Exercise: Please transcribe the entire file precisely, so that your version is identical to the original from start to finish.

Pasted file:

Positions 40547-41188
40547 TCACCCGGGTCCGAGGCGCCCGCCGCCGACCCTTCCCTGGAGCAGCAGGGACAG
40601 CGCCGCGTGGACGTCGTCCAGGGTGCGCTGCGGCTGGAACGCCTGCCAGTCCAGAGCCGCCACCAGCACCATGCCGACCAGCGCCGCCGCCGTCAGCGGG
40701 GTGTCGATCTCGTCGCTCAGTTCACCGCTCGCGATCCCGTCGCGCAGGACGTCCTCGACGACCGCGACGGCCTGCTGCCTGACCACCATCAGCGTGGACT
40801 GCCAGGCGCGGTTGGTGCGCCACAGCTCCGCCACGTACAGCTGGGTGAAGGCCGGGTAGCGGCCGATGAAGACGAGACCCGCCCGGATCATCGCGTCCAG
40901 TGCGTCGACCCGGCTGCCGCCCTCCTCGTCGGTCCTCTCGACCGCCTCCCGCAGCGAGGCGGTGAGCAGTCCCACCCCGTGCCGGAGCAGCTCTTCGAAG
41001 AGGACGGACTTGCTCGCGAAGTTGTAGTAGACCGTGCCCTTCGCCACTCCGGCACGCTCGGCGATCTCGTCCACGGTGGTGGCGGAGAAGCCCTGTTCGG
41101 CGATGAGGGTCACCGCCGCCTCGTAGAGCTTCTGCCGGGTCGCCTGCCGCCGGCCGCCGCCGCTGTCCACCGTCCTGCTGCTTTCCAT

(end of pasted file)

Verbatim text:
Positions 40547-41188
40547 TCACCCGGGTCCGAGGCGCCCGCCGCCGACCCTTCCCTGGAGCAGCAGGGACAG
40601 CGCCGCGTGGACGTCGTCCAGGGTGCGCTGCGGCTGGAACGCCTGCCAGTCCAGAGCCGCCACCAGCACCATGCCGACCAGCGCCGCCGCCGTCAGCGGG
40701 GTGTCGATCTCGTCGCTCAGTTCACCGCTCGCGATCCCGTCGCGCAGGACGTCCTCGACGACCGCGACGGCCTGCTGCCTGACCACCATCAGCGTGGACT
40801 GCCAGGCGCGGTTGGTGCGCCACAGCTCCGCCACGTACAGCTGGGTGAAGGCCGGGTAGCGGCCGATGAAGACGAGACCCGCCCGGATCATCGCGTCCAG
40901 TGCGTCGACCCGGCTGCCGCCCTCCTCGTCGGTCCTCTCGACCGCCTCCCGCAGCGAGGCGGTGAGCAGTCCCACCCCGTGCCGGAGCAGCTCTTCGAAG
41001 AGGACGGACTTGCTCGCGAAGTTGTAGTAGACCGTGCCCTTCGCCACTCCGGCACGCTCGGCGATCTCGTCCACGGTGGTGGCGGAGAAGCCCTGTTCGG
41101 CGATGAGGGTCACCGCCGCCTCGTAGAGCTTCTGCCGGGTCGCCTGCCGCCGGCCGCCGCCGCTGTCCACCGTCCTGCTGCTTTCCAT